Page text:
We believe that real, lasting transformation is possible. This is a challenging idea for many of us, since the experience of temporary change creates cynicism and, eventually, resignation. But we can say with confidence that change can happen on a deep, soul-level because we've experienced it for ourselves and we've seen it in so many others!
So why do so many of our efforts to change end in failure? Because we are missing one or more of the key ingredients. Our philosophy of transformation holds that three things are necessary:
- Vision: We need a clear vision of where we're headed.
- Current Reality: We must be aware of where we are right now.
- Path: We need a path of transformation that leads us from our current reality to our vision.
It's our goal to help you gain clarity around your "vision" and "current reality," and then to walk with you on the "path of transformation." Our "path of transformation" is based on what we see in the life of Jesus. We believe that Jesus lived a life characterized by practices of reflection, connection, and surrender.
In the course of Jesus’ life upon this earth, we see a life of faithful and consistent surrender to the will of God. He lived a connected life, gathering a community of disciples, remaining in close communication with his mother and siblings, and even staying engaged with his critics and enemies. And he reflected God in all of his compassionate ways, regularly retreating in solitude to grow in God’s ways.
We will grow in embodying God's love as we learn to live reflective, connected, surrendered lives.
- Reflective: to grow in awareness
- Connected: to know and be known
- Surrendered: to lay ourselves down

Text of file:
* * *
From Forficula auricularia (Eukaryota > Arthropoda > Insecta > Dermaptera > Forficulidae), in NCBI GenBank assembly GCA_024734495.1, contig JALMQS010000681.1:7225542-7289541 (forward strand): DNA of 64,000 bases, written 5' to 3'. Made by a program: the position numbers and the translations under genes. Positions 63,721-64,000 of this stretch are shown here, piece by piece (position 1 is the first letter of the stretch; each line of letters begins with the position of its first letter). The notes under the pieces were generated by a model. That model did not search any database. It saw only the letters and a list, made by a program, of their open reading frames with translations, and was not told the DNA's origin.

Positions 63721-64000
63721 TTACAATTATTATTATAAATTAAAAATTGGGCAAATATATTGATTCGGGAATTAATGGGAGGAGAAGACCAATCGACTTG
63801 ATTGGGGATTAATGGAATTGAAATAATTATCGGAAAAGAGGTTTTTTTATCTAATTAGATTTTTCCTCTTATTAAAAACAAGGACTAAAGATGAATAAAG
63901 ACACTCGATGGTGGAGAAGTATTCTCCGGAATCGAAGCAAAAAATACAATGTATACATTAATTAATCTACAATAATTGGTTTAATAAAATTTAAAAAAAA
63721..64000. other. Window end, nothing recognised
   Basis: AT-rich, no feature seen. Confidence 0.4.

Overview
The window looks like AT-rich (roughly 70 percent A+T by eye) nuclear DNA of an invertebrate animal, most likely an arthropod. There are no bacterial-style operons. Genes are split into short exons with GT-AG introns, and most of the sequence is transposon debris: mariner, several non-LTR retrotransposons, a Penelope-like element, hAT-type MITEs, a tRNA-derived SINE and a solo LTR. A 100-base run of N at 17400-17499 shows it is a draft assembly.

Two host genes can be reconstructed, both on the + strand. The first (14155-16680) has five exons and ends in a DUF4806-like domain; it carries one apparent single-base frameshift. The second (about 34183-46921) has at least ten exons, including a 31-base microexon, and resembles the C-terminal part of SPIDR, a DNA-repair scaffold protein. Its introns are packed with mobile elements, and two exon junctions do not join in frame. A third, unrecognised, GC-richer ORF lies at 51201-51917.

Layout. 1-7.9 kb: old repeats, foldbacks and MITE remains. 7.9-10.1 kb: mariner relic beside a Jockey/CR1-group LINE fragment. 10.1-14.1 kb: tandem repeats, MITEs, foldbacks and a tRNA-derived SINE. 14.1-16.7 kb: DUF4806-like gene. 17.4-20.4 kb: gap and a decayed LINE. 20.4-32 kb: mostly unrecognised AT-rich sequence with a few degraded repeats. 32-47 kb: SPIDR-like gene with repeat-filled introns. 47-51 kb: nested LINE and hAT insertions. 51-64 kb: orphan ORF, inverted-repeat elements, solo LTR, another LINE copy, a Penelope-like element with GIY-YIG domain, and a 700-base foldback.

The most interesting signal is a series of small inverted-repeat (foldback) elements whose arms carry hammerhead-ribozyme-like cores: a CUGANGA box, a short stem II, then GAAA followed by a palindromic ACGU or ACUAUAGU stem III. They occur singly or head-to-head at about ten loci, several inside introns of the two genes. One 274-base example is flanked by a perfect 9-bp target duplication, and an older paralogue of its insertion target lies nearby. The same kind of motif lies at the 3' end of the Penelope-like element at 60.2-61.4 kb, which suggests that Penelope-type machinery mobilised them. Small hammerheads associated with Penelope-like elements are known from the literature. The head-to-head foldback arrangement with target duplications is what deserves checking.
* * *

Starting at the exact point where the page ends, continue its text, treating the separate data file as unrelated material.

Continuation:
This element of the Path of Transformation relates to awareness and our ability to see - to see ourselves, to see God, to see others, to see the world.
This awareness comes from living a life where we make space to be still and listen. It’s a life where we’re willing to confront whatever rises to the surface (fear, shame, painful memories, awareness of our own limitations), instead of repressing and ignoring and distracting ourselves through busyness and other means. It’s a posture of wondering about places of resistance and wrestling with them, instead of getting stuck in defensiveness and “right/wrong” thinking.
To be reflective is to ask questions and be curious about our failures instead of running away from them.
A person who is connected moves toward relationship instead of away. Connection is about reaching out across barriers to give and receive love.
So often we want to retreat and withdraw, feeling that relationships are too messy, too painful. But we were created to live in community. We were created to know and be known. Without love and connection, our souls cannot come alive.
Without love and connection,
our souls cannot come alive.
“Surrender” is a hard word for many people. At the moment, many people in the culture at large are fascinated with mindfulness (a version of “reflective”) and community (= connected).
Surrender is probably the most countercultural of these three. To be surrendered is to be open instead of guarded. It is to be humble and teachable and able to receive from others. Surrender is a willingness to lay down our rights in service of something greater than ourselves.
To “try on” a new idea is an act of surrender. To receive feedback from a coach is an act of surrender. To open yourself up to the voice and leading of God requires a spirit and posture of surrender.